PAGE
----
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Soil Science Society of America Journal Abstract -

Preferential Transport of Nitrate through Soil Columns Containing Root Channels


This article in SSSAJ

  1. Vol. 58 No. 3, p. 653-659
    Received: Oct 8, 1992

    * Corresponding author(s): ghodrati@brahms.udel.edu
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  1. Yimin Li and
  2. Masoud Ghodrati 



Preferential flow has been increasingly recognized as an important mechanism for water and solute transport. The objectives of this study were to characterize transport of NO3 through root channels in uniformly packed soil columns and to compare three commonly used solute transport models in describing NO3 transport through the soil-root channel columns. Root channels were created by growing corn (Zea mays L.) or alfalfa (Medicago sativa L.) in 0.6-m-long soil columns. Transport of NO3 was then systematically studied with each of these macropore systems at a range of fluxes (from 0.042Ksm to 0.47Ksm, where Ksm is the saturated hydraulic conductivity of the macroporous system). A nonlinear least-squares program was used to fit the convection-dispersion equation (CDE), the physical nonequilibrium model (MIM) and a stochastic model (SM) to the experimental data. The results show that significant preferential movement of NO3 occurred in the decayed root channels at fluxes as low as 0.042Ksm. The MIM model provided a better description of the breakthrough curves than the CDE and the SM, while none of them were adequate to predict the preferential movement of the solute.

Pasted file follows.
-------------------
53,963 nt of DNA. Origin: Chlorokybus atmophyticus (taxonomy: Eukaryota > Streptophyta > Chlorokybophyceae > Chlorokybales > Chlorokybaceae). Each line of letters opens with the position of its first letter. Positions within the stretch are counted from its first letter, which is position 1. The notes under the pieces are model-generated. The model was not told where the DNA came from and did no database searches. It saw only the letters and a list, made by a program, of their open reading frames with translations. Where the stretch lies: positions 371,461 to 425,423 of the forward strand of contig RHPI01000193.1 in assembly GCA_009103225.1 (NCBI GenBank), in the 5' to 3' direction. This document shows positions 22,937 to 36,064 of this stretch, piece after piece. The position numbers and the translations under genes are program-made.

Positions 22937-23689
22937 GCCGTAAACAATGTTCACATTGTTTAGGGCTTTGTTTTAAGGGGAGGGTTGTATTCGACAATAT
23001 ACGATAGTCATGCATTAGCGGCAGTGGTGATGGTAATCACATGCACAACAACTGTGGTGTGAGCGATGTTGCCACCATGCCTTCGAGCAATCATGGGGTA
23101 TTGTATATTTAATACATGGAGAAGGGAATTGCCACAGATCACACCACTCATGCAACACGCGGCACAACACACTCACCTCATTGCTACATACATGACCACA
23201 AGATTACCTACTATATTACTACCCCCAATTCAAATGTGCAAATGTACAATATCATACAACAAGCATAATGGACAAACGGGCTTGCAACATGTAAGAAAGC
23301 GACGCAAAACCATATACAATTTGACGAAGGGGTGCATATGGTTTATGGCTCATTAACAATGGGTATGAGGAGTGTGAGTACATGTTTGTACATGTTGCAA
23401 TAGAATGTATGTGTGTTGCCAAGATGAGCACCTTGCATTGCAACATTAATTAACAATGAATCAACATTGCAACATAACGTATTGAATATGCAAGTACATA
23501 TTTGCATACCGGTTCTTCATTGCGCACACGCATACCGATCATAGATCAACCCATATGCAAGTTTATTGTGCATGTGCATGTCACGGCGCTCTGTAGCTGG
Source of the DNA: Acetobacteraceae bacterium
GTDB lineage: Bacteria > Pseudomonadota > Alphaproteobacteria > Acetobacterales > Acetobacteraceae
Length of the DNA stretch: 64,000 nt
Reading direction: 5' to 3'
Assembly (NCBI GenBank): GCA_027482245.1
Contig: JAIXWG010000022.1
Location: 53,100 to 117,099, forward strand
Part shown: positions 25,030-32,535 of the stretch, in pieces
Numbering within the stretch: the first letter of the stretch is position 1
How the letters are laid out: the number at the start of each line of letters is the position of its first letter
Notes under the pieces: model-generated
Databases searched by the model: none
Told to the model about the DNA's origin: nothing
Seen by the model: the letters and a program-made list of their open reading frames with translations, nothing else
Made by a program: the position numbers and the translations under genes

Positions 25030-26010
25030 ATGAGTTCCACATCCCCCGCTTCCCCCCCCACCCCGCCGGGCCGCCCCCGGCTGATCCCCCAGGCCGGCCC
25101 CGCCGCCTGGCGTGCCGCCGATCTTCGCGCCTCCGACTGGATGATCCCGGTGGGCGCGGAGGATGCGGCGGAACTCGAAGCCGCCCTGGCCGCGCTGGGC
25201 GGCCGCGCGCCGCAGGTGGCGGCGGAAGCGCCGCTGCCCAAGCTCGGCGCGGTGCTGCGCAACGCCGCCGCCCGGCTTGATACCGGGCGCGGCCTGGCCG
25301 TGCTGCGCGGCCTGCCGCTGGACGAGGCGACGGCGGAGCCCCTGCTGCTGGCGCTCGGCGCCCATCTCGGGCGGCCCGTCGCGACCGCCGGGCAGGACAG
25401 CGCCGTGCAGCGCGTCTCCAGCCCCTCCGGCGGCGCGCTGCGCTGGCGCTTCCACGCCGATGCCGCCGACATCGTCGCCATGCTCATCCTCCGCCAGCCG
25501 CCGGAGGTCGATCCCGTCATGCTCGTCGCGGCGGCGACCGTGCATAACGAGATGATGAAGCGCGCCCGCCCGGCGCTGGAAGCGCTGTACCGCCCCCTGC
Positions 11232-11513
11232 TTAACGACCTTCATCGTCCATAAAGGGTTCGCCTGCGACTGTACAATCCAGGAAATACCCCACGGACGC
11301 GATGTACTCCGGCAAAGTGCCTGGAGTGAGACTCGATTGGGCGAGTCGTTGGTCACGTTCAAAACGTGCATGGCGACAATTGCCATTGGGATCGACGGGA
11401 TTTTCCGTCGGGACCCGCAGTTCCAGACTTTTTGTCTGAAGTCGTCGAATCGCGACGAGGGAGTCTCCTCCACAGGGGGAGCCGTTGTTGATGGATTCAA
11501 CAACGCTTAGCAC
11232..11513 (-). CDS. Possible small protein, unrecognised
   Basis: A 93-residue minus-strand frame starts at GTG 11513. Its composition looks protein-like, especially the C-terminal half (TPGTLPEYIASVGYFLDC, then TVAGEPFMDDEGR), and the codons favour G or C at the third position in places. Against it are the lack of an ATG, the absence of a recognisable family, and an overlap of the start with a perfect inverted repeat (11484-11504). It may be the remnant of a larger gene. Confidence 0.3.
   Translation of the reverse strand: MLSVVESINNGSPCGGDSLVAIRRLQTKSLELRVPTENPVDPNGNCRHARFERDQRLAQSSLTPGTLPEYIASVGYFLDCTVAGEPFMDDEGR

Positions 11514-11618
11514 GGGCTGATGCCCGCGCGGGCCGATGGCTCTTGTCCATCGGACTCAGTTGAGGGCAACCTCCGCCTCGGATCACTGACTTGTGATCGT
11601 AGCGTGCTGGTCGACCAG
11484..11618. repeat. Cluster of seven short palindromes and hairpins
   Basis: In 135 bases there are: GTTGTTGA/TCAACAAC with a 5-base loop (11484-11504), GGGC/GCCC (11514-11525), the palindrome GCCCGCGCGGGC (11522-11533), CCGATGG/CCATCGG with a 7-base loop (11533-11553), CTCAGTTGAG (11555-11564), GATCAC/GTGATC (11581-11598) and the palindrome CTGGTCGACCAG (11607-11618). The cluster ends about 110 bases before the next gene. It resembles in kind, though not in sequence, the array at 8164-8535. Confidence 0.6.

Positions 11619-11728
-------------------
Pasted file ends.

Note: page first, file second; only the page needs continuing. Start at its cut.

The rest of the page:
This work was supported in part by a grant from the Univ. of Delaware Research Foundation.
Contribution from Dep. of Plant and Soil Sciences, Delaware Agric. Exp. Stn., Univ. of Delaware, Newark, DE 19717

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